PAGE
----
Captain Alphonse Matte, the lead investigator was now in a quandry. He had successfully seized control of the investigation for the American hunters, so all attention was now focused on this expert to do his stuff. Down deep, he knew that neither he, nor the other members of his team were capable of effecting a successful conclusion to the search for the hunters. They were, afterall, largely made up of city slicker cops, who when faced with the harsh realities of the real world, would not be able to find their way out of a room with the door wide open. He would be forced to enlist the aid of local people, who knew the terrain, and the area in depth. Were all the local people leaning in his direction? Indeed, they were not, and never would be. The local people were very much in favor of aiding and assisting to bring the matter to closure, they simply were not in favor with the heavy handed methods and approach by Captain Matte and crew. He had a very big problem, that in reality, was his own doing.

Captain Matte was forced to confer with Sgt. Doyon as to recommendations for the search for the remaining two hunters. This was a forced about turn on the part of Matte, as Sgt. Doyon was the officer from whom Matte had wrenched control of the investigation.

Sgt. Doyon explained to Matte there was a gentleman connected with the discovery of Eugene Lindsey's remains, who should be kept on the search, because it was felt that if there was a single person in the Gaspe' area who would be the most likely to negotiatite the woods and nature, this person might be the man. His name was Barney Donahue, and he knew the surrounding area like the palm of his hand. This would be like a breath of freah air to Matte, and as well, if Donahue and a search party were successful, then Matte would look good to the boss, that being Maurice Duplessis.

As reported earlier in the story, Wilbert Coffin had returned from Montreal on July 20, and Sgt. Doyon mentioned that he also knew the area, and should be approached to assist with the search. Captain Matte readily agreed, as he had been told that Wilbert Coffin had been the last known person to have been seen with any of the Lindsey party. Captain Matte insisted that Wilbert Coffin go into the forest by car in the accompaniment of two police officers so that they could study his movements and expressions. Captain Matte was now silently plotting a case against Wilbert Coffin.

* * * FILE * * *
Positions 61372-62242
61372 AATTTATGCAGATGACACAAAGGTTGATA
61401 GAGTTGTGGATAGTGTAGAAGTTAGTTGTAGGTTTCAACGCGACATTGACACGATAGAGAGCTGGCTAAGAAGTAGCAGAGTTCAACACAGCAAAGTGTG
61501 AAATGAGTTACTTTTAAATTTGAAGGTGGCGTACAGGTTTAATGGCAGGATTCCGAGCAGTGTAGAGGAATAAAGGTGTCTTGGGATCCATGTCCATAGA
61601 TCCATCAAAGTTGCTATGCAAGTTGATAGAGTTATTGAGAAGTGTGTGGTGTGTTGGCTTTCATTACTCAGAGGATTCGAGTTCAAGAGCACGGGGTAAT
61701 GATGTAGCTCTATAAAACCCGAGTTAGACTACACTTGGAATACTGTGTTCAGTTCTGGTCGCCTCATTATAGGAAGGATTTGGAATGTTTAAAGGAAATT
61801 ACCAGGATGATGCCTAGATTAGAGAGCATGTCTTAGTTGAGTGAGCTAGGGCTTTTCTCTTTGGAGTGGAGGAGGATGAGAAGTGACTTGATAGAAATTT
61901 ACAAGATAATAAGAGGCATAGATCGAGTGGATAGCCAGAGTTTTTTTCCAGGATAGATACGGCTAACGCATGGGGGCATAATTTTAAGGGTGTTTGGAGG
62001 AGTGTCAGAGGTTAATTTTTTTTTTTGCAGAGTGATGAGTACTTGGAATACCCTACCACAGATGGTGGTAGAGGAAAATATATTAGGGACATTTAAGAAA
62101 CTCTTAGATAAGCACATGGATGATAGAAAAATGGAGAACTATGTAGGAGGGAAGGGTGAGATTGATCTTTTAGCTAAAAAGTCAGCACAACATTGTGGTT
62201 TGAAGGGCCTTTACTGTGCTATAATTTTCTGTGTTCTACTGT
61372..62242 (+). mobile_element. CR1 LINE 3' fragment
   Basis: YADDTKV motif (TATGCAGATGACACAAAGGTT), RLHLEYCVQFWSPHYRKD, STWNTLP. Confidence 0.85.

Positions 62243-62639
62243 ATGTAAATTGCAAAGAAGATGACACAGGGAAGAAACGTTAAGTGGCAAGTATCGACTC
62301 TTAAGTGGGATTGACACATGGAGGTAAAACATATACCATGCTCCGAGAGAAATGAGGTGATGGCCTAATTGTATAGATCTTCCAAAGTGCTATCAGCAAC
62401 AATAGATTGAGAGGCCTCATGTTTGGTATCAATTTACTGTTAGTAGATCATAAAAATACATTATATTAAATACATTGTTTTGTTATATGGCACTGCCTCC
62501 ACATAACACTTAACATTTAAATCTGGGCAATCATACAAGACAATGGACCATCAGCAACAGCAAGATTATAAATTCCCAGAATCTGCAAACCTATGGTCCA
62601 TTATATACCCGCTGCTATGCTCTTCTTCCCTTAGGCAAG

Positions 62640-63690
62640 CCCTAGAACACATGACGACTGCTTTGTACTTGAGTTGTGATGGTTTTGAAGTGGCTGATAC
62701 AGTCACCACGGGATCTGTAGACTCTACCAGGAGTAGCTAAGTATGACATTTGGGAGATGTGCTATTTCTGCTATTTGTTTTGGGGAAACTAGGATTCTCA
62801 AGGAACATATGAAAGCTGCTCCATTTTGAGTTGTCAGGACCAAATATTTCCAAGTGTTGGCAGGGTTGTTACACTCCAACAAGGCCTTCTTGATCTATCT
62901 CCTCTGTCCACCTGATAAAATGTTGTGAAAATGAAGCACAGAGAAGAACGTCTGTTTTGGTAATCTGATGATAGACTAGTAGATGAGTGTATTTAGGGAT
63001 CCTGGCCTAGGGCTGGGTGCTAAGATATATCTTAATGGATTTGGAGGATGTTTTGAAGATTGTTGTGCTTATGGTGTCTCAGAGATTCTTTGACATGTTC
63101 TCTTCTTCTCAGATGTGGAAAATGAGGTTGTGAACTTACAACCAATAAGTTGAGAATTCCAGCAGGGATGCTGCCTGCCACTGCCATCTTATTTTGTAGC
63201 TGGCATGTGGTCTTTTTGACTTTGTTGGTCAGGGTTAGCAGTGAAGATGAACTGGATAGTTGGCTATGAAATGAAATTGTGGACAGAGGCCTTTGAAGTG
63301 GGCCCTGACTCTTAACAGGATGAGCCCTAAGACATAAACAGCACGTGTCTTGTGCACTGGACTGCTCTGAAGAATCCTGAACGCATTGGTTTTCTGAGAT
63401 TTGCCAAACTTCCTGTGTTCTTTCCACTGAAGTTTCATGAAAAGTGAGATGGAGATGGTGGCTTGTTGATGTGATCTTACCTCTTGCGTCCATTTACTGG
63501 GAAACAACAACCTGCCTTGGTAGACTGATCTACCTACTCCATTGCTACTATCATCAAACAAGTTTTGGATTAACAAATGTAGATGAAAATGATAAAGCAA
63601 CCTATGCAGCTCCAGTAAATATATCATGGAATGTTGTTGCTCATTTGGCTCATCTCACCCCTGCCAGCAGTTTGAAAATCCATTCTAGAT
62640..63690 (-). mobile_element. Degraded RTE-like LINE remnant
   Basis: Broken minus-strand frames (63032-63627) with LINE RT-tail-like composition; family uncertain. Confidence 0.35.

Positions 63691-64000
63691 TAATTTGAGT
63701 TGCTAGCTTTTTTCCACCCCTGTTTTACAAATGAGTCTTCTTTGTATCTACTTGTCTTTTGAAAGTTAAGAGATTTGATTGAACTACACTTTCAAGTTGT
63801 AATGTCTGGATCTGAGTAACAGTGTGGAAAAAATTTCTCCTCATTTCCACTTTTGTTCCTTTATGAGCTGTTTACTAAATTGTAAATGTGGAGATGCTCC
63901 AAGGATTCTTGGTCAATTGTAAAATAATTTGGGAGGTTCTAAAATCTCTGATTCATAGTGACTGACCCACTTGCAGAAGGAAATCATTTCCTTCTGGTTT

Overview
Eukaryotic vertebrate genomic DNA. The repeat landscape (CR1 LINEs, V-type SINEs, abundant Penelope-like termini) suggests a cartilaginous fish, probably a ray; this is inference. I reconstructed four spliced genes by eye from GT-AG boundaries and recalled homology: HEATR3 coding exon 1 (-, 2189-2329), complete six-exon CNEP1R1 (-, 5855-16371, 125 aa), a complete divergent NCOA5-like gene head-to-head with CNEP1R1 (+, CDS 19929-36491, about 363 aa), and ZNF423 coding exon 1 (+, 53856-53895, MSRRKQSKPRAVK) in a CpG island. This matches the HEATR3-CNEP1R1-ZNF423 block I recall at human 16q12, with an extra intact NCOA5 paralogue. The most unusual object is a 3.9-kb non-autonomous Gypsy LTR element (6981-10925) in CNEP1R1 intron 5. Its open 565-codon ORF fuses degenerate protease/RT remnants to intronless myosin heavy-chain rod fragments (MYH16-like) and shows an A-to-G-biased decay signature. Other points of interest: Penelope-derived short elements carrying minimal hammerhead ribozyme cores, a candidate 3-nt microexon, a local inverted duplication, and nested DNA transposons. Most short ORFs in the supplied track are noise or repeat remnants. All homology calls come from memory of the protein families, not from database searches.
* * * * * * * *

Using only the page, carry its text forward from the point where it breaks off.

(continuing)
It was at this time that Captain Matte would declare that from then on, he, and he alone, would answer questions and make comments regarding the case. He would report to, and take orders directly from Antoine Rivard, the Solicitor General of Quebec, who was in constant touch with Duplessis. Little did Wilbert Coffin know, he was in a very precarious situation indeed. The date was July 21, 1953.

The foot search progressed, and two days later on July 23, 1953, a grim discovery was made near the River St. John, approximately two and a half miles upstream on the opposite side of the river from where the remains of Eugene Lindsey was found. The skeletal remains, which would later be identified as those of Richard Lindsey and Fred Claar were found approximately 200 feet apart. It was suggestive by the grisly scene they had met death in a tragic and most unnatural way.